After sitting through several webinars over the last five weeks and seeing a plethora of other webinar offerings listed, I can't help but ask, is there a widening divide between academic and public libraries?
We all know that the days of the library as the sole place to find information is behind us. A lot of the examples given in my reference class of questions patrons ask were already outdated, and with the proliferation of smartphones and other mobile devices potential patrons can access a lot of basic information from anywhere. (Did people really go into or call the library to ask who the 11th president was or what movies a given actor was in? They always seemed like weird examples to me...)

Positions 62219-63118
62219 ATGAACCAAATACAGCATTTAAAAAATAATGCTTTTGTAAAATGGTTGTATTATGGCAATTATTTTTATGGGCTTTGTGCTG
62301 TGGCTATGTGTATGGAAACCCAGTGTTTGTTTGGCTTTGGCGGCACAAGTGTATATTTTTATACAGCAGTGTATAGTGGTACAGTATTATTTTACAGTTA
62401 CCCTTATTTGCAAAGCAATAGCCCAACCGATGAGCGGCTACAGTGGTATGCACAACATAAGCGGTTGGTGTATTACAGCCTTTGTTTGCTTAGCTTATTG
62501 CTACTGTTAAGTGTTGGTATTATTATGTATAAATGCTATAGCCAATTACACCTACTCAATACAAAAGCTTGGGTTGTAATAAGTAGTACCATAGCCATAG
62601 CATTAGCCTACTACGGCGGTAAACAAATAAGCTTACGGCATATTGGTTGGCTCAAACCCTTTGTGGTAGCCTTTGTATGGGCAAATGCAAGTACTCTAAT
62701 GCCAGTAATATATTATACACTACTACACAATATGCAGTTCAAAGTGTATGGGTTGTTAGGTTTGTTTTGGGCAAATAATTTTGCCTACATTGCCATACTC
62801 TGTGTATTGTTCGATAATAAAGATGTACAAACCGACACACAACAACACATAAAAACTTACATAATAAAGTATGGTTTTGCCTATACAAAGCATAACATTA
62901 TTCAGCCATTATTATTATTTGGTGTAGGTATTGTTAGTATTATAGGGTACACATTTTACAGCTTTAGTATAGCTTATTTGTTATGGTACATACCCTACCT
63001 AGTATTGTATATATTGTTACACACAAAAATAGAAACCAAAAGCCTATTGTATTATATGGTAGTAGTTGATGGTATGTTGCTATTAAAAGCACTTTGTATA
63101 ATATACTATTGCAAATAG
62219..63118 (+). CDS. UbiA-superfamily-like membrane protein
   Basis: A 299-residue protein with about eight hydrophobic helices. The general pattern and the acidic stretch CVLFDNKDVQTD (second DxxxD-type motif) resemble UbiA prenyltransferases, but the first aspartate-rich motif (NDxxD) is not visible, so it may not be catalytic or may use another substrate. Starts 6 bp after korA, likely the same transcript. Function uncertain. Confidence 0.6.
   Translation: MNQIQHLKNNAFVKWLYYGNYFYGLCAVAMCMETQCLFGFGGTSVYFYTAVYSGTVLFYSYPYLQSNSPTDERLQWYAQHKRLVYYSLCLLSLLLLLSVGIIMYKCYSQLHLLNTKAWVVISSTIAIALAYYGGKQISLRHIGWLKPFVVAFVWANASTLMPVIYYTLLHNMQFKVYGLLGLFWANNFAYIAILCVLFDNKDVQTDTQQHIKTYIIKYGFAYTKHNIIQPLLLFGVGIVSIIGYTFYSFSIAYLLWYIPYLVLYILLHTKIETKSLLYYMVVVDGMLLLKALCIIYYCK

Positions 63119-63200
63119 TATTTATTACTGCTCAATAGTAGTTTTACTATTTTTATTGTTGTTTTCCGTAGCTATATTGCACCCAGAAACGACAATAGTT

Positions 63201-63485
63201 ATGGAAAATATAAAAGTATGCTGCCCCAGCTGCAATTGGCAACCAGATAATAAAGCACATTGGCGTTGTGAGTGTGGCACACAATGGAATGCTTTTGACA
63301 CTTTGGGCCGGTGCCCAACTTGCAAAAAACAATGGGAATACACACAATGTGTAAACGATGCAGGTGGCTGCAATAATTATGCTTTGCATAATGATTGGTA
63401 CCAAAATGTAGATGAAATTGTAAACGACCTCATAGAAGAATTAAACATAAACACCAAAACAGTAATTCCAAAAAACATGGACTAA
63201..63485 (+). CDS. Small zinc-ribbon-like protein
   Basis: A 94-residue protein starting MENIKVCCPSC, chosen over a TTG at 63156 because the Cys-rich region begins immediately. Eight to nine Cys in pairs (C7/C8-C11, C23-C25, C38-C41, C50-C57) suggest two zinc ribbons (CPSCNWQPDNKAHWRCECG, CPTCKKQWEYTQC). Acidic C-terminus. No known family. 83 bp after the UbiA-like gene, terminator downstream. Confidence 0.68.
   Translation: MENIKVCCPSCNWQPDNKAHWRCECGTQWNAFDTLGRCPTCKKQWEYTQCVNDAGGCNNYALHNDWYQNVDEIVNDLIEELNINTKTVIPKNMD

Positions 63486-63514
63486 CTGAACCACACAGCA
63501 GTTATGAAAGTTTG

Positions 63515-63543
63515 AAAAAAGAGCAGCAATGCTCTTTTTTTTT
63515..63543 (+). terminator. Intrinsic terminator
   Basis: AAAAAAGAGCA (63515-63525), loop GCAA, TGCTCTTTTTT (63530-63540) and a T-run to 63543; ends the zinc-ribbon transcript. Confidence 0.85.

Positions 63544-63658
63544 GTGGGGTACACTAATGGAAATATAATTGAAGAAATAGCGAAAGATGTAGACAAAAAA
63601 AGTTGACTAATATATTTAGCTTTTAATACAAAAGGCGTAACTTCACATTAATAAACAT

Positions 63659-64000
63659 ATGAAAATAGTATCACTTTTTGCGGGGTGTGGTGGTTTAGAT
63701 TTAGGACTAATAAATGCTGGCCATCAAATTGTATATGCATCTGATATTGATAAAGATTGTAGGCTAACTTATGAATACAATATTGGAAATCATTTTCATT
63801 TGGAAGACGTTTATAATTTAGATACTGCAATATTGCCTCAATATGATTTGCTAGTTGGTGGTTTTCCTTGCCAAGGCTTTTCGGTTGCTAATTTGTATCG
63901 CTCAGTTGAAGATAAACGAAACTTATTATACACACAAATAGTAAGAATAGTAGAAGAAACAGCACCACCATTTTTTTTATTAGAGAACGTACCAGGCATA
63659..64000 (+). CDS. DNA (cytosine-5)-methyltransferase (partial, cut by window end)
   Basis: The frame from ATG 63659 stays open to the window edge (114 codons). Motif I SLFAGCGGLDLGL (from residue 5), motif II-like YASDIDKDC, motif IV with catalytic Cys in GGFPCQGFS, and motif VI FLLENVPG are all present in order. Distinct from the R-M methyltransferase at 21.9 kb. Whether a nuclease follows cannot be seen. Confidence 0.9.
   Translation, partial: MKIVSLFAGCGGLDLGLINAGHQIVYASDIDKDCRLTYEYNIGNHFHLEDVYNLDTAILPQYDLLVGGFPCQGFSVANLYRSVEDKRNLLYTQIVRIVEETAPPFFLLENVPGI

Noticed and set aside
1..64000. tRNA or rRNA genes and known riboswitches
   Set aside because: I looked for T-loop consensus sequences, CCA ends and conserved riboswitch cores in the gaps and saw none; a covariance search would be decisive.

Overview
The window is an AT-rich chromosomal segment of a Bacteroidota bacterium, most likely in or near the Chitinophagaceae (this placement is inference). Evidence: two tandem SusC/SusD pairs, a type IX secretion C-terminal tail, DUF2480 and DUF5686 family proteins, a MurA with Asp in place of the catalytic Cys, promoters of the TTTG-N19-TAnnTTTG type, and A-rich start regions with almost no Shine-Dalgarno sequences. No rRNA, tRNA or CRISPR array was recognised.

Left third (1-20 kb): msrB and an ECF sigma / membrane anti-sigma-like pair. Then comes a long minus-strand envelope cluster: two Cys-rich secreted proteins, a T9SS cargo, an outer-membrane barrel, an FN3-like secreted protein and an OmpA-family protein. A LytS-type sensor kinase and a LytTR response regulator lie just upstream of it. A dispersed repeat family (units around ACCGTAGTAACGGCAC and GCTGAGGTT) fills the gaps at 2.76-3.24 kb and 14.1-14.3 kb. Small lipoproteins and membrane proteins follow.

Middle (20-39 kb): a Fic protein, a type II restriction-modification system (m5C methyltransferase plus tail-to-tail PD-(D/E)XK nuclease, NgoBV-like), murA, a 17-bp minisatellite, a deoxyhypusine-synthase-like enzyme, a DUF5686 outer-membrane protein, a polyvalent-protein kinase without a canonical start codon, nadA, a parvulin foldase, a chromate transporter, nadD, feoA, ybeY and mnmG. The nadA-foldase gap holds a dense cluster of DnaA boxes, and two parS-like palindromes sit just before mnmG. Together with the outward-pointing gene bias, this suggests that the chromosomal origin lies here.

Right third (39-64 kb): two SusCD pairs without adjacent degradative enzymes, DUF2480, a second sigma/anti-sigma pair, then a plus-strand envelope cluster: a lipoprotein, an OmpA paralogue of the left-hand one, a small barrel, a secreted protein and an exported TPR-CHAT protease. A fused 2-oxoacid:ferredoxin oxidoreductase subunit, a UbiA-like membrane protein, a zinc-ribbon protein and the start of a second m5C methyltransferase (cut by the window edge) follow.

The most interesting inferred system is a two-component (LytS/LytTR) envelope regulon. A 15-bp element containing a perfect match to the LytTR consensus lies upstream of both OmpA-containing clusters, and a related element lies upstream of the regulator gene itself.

As a result, libraries are working on ways to stay relevant, but how they're doing so seems to depend on the type of library.
So far I've been two webinars that brought up the idea of "maker spaces" or fablabs, where users can actually create things, be them 3D printed objects or a fully recorded and mixed album. There's also seems to be a greater move towards public library as community center, a place where the community can gather for programs and events, whether they have anything to do with the library or not. Then there's the idea of libraries loaning materials beyond traditional media (including tools, bakeware, and toys).